Via Catalog Choice, you can register your preferences with retailers who send you unwanted catalogs.

Just today, we received a catalog from The Container Store, and I have no idea how we got on that mailing list (it was addressed to Bruce, who never signs up for anything). Maybe the company’s marketers just blanketed the region because there’s a new store in Little Rock. Who knows, but we don’t need or want their catalogs.

Darn it all, The Container Store isn’t on the list of participating merchants, but others who pester me with catalogs are. And if a merchant isn’t a participant, you can still register your preference. Catalog Choice will keep track of it for future reference. Here’s what they say about merchants that aren’t listed:

“If you can’t find the catalog(s) you are looking for, please help us by suggesting them for inclusion in our database. Just go to the Find Catalogs screen, and click the “Suggest a catalog” link at the top, and enter your catalog title. (This is more efficient than emailing them to us.)”

I’ve poked around the site for a while this evening, and I’m so excited that it exists. Even though some of my merchants aren’t listed there, I recognized the names of many major retailers, some of which I know you receive catalogs from. I’m adding the URL to my favorite links on the right, so if you forget to bookmark it you can always come back here to find it.

So check it out and save a tree (or three).

Posted in environment, frugal living | Leave a Comment »

Homeless

Posted by Suzy Taylor Oakley on September 9, 2008

Our community is holding a Homeless Outreach Event this weekend. Click here to find out how you can help. And join us Saturday under the Broadway Bridge in Little Rock.

And if you want to look at being poor in a way you haven’t looked at it before, click here. When you’re finished, maybe it will make you pause the next time you’re tempted to think “we” are very different from “them.”

Posted in frugal living, inspiration, reaching out, volunteering | Leave a Comment »

Cardholders’ Bill of Rights

Posted by Suzy Taylor Oakley on March 15, 2008

I received this e-mail from Consumer Reports, which I subscribe to online. Note that I have not checked out the legislation the letter refers to, so I am not recommending yes or no on contacting your lawmakers to support the Credit Cardholders’ Bill of Rights. I will comment on it more later, when I know more about it.

Dear Suzy,

x

Bank of America recently announced interest rate increases, even for responsible card customers — some people reported new rates as high as 28%! And the bank didn’t make it easy to object.

x

To decline the rate hike, the bank required card holders to write a letter agreeing to stop using the card and pay off the existing balance at the old rate, according to news reports. They couldn’t telephone, nor did Bank of America provide a form or a return envelope to help meet the short deadline. If the company didn’t get a quick response, rates would automatically rise.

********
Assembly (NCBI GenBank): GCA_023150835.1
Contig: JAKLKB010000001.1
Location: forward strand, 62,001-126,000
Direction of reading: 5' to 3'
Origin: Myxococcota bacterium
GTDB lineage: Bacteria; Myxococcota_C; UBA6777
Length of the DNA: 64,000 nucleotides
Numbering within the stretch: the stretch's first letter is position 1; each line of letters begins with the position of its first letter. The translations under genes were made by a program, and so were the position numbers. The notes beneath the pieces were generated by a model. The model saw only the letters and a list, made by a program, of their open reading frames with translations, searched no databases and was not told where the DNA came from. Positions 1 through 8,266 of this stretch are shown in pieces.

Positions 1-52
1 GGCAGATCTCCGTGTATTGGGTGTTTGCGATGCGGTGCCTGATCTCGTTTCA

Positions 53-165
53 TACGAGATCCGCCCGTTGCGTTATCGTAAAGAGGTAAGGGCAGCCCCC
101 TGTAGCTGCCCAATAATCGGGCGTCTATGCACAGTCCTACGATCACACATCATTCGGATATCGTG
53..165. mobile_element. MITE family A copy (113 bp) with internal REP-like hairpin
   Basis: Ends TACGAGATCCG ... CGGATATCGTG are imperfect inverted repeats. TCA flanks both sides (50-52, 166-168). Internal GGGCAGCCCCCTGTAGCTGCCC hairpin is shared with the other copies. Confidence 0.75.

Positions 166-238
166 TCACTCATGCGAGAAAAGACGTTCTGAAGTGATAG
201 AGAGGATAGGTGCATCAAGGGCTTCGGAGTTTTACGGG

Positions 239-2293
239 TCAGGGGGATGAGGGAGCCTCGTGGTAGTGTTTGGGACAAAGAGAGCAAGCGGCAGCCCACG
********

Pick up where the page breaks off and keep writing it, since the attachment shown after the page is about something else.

x

Bank of America is not the only bank to hit card holders with high rates and fees. Banks get to raise your interest rates, as well as the fees they charge for most services, because fine print clauses in your credit card contracts allow it. They don’t even have to tell you why they did it.

x

Tell Congress to protect card holders from unfair rate hikes, exorbitant penalty fees and other fine print “gotchas.”

x

As the economy softens, some Wall Street analysts believe that big banks want to make up their investment losses by raising rates to good credit card customers.

x

A bill proposed in Congress would help rein in that practice and limit other “gotchas.” The bill would protect cardholders against arbitrary interest rate increases; hidden interest charges, due date traps and more.

x

This bill is long past due! Tell your lawmakers that you support the Cardholders’ Bill of Rights.

x

And please, take one more moment to forward this message to people you know who use credit cards so they can join you in action for reform, too!

x

Sincerely,
Jim Guest
President
Consumers Union of the U.S.
101 Truman Avenue
Yonkers, NY 10703-1057

What I will say is that this is a kick in the pants: If you have debt, get rid of it! Because you know that this company is not the only one that is dreaming up new ways to profit from us.

Give me your tips on living debt free.

Posted in debt-proof living, frugal living, money | Leave a Comment »

Are you smarter than a 6-year-old?

Posted by Suzy Taylor Oakley on February 28, 2008

Taking inspiration from Berit’s post, I want to ask you four of the questions she asked her son, plus one question of my own (I added #3). The answers below are mine. For Cole’s answers, you’ll have to read Berit’s post. Berit, care to share any more of Cole’s school questions?

1) If you could go anywhere in the world, where would you like to go?
Australia, especially Ayers Rock and Sydney Harbor.

2) If you could be anybody else for a day, who would you be?
The person who gets to test flavors at an ice cream company.

3) What job would you least like to have?
Cleaning up road kill.

4) What else do you like to read besides books?